Ok So what is it?
1. It's a journalist with a video camera. You don't have to be a journalist per se. but there are legal, and policy issues to consider which most TV journalism courses make you aware of. Vj's need both reportge and camera legal training.
2. It's not new. You can trace its origins to the birth of cinematography, and the absence of a director. In the 60s, there were camera/ directors working at the BBC wth Bolex cameras whom you could describe as video journalists.
3. It's relevant now because it allows low entry into broadbandcasting. If you're a skilled visual essayist or experimental - world's your oyster.
How does it work?
1. You don't need gear costing you hundreds of pounds - a lap top and good camera and you're off.
2. It's not television and why would you want to compete with television. It's a more intimate language in its own.
3. There are techniques that will set you up to understanding video journalism. The rest is about inspiration.
Why do I need it?
1. Ad revenue for video on some sites are mooted to fetch up to a 1000,000 UKP.
2. We naturally watch television. If it's no good we'll turn off.
3. You're creating a new history for your publication with archive that may soon recoup some of your money.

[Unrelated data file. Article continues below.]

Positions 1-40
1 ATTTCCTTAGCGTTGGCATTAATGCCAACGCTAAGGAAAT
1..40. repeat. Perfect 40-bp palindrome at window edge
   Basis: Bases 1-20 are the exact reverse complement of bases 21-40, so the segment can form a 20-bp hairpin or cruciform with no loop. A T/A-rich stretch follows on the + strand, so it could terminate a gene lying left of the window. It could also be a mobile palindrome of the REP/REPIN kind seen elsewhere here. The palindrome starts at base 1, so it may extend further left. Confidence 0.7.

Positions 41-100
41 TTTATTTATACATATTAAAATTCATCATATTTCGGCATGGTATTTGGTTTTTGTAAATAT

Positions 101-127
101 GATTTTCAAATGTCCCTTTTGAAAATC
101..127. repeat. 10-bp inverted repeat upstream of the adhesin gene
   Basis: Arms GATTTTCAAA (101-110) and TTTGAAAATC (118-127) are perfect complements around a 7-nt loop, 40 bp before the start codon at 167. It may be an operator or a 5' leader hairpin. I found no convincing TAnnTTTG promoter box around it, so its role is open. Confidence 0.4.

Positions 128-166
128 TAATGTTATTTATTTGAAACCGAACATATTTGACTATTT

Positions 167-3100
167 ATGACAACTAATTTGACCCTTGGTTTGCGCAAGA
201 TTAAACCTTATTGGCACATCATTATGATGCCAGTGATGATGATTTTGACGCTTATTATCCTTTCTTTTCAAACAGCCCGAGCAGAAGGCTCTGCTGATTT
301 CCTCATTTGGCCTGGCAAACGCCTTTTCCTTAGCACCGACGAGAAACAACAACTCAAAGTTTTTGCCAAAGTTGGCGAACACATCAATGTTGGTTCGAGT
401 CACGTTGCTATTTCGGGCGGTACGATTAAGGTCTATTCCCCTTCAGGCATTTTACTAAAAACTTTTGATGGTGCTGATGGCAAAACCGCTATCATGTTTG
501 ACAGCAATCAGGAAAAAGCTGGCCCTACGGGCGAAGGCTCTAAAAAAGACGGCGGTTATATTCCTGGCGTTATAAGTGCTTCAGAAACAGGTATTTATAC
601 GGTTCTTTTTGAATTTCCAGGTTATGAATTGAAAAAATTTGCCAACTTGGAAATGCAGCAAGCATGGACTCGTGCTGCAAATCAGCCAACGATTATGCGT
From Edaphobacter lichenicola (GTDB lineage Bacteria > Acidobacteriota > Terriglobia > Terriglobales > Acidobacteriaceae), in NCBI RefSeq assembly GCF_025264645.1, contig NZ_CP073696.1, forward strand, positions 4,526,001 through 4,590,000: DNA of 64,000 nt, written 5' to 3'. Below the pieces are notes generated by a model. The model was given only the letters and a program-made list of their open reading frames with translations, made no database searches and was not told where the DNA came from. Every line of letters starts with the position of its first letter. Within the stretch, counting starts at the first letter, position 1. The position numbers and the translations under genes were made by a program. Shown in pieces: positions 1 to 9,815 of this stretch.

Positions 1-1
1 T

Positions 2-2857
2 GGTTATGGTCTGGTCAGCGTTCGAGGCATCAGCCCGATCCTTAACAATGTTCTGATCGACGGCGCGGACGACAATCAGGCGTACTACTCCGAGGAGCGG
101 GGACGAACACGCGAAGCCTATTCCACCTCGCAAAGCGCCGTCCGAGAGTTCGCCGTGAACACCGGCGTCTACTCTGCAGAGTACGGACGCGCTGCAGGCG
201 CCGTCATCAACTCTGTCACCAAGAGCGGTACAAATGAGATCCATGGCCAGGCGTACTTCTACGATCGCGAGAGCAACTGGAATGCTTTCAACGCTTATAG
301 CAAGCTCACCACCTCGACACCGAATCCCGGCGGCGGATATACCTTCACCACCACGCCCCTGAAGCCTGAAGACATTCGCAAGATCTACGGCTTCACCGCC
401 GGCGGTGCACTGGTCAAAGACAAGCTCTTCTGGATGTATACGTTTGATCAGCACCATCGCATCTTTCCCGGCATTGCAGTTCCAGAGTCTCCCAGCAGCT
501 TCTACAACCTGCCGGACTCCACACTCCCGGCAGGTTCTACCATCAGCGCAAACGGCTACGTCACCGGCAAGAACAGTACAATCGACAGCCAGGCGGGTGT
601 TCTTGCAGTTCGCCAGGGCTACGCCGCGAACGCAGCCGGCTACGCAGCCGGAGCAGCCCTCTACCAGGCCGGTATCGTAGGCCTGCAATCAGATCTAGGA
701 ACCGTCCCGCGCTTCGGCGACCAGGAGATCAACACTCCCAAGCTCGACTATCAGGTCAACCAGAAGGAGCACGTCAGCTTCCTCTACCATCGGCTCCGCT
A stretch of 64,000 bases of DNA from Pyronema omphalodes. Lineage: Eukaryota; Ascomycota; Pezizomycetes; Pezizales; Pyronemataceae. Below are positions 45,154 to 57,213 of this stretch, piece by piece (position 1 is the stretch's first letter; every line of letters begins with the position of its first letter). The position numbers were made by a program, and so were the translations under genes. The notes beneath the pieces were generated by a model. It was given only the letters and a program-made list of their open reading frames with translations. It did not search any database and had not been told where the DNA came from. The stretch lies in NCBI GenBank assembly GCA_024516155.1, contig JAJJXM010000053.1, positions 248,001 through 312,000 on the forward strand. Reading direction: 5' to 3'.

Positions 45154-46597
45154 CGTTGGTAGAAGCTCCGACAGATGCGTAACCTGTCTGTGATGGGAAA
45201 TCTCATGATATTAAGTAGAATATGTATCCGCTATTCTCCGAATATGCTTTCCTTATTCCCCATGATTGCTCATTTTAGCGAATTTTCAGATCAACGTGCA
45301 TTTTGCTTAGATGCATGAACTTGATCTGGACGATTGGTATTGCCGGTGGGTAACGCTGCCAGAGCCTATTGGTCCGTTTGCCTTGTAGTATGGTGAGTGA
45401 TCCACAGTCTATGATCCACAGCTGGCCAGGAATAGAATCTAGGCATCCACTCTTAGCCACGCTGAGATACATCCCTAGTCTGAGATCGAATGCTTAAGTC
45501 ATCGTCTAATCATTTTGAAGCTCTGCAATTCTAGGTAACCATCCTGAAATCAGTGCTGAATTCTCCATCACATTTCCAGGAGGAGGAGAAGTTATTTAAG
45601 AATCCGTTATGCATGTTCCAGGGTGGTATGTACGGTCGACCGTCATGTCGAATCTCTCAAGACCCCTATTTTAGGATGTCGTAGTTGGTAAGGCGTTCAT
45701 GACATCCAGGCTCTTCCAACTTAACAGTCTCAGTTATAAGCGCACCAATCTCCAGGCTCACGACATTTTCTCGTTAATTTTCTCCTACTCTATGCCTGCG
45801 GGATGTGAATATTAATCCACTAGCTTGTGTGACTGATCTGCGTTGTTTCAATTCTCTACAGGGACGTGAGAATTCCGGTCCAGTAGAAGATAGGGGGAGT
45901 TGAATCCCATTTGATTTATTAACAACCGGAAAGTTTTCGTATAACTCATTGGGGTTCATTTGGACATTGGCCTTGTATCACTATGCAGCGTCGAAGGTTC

4. It'll equip your newsroom with next generation journalists, ie is versatile journalists who can make films, news packages, podcasts and more.
5.You're making your own shows - Here at viewmagazine.tv - The Ferrari, War Games, and Brodcastcast quality international reportage -are all part of the portfolio
Can anyone learn?
1. Sure, commitment from you and your bosses.
2. Dedication and determination. As Rob Montgomery would say its's technique not technology.
3. TV and non TV alike. Visual skills from television or photography will come in handy. Truthfully my background working for some of the best news progs around at e.g. BBC Newsnight, Reportage, and Channel 4 News helps in differentiating between TV and V Jism.
So what's the fuss about?
Managers are led to believe it will costs hundreds of thousands of pounds. It doesn't.
Managers think it's crappy? Well everyone's entitled to their opinion CNN, Sky, BBC, FT, Press Association - all use shoots from VJs.
Print journalists take to it faily easiily because they're not burden with the dos and don't of TV. In my next film, I'm going to "cross the line" ( an imaginary180 degree line ) but the cut works.
Pictures by Rob Montgomery from Visual Editors
Soon - a VJ shoot from the "City of the Dead".